In thinking about how to reframe the EU’s relationship with the southern Mediterranean, we should draw on these ideas as expansively as possible. In order to connect our societies in positive ways, we should seriously consider liberalizing trade regimes, opening new avenues for legal migration, and vastly expanding the number of students from the region who come to Europe for education and professional training. After all, it was the youth of North Africa, both at home and abroad, whose notions of freedom helped bring down dictators in Egypt and Tunisia. Their talents and energy should now be cultivated and harnessed to help rebuild their societies.

Responding to the challenges and opportunities of this moment demands the creation of strong partnerships among states, international institutions, and non-governmental actors. Since its inception in 2006, the Global Forum on Migration and Development (GFMD) has provided a much-needed platform for dialogue among states and other stakeholders on issues related to migration and development. Its annual plenary sessions facilitate the exchange of experiences and good practices in a way that transcends traditional “North-South” conflicts.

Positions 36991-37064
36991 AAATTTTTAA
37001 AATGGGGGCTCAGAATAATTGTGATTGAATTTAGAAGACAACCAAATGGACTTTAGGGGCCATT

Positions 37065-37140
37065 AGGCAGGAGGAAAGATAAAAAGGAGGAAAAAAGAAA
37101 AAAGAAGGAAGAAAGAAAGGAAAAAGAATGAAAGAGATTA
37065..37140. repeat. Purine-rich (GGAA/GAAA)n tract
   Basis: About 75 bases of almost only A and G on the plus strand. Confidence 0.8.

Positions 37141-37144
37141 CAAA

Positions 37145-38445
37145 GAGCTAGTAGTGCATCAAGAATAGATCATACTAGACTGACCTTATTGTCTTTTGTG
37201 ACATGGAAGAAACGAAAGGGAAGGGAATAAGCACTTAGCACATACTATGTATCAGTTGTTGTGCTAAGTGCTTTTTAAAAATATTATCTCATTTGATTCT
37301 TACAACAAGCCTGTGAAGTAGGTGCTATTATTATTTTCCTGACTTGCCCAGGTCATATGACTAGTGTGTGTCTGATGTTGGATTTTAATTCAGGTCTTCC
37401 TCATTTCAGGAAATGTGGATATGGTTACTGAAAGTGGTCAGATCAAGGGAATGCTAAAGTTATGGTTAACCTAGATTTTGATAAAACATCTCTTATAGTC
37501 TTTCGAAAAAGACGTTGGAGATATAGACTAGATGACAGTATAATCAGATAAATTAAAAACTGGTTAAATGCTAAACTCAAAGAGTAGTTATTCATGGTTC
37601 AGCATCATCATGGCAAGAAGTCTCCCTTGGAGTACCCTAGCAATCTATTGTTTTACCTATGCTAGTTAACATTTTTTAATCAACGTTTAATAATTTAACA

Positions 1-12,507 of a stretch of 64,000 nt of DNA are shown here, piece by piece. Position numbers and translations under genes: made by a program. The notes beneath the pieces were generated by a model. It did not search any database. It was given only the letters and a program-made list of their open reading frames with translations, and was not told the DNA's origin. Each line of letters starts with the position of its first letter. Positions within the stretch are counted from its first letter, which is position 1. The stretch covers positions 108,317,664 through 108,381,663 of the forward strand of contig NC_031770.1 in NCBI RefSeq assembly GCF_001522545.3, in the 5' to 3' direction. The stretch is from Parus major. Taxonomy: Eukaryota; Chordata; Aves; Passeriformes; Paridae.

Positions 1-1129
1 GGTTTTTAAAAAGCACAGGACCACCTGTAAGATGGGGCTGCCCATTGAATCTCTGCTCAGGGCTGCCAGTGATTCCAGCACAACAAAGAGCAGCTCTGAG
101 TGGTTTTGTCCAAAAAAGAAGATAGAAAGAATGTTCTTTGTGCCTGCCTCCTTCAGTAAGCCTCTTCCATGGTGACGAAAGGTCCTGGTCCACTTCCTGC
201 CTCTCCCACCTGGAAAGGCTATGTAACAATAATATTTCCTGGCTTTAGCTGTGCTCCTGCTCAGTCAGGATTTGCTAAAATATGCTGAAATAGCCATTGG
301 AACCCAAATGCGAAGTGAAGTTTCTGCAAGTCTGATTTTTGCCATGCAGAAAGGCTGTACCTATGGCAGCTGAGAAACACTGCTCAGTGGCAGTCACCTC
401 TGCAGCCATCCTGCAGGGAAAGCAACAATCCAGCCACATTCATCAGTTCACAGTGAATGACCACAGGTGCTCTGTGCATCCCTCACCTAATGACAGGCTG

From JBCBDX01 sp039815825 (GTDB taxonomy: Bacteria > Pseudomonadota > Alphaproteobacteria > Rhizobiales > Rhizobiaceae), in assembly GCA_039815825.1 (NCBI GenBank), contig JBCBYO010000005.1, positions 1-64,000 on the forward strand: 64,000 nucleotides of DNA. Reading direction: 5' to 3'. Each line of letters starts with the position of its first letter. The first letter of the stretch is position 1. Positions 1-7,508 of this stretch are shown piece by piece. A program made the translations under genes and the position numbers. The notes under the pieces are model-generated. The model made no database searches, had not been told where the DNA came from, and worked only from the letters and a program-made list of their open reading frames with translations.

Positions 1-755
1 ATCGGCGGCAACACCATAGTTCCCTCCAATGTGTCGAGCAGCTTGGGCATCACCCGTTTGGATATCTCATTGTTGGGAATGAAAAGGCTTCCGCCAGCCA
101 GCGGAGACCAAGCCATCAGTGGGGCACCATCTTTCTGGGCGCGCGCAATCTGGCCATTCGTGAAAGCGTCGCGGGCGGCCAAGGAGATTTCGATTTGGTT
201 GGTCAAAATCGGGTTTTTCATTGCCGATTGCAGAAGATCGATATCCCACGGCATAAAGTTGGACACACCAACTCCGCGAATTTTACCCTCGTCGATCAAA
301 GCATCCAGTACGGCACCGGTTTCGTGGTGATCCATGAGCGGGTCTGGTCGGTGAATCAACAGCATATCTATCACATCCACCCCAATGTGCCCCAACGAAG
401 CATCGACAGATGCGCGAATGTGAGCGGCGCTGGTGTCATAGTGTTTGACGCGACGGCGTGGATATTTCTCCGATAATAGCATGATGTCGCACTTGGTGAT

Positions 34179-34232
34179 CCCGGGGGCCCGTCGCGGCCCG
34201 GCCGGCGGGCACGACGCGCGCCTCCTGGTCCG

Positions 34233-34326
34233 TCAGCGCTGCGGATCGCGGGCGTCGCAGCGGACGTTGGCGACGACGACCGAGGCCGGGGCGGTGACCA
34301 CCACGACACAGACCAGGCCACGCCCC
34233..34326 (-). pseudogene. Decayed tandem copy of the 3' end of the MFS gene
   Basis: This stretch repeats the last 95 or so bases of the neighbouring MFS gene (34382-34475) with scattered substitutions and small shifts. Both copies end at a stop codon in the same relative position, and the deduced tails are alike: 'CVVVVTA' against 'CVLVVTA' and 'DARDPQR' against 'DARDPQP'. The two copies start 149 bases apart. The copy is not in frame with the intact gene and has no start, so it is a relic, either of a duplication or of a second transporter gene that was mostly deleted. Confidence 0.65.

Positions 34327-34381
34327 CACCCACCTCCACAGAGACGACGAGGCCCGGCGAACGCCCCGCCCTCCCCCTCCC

Among other changes that it has spurred, the GFMD has compelled governments to understand migration more holistically, and to develop a “whole of government” approach to addressing the opportunities and challenges that it poses. It also has highlighted the importance to development of protecting migrant rights and of fighting illegal migration.

The Global Forum has done its job by generating and fostering ideas that can make migration benefit the development of countries of origin and destination. It is high time that these ideas are implemented. There could be no greater opportunity for doing so than this strategically crucial window in the history of Europe and the southern Mediterranean. If we do not seize this moment for action, history could well pass us by.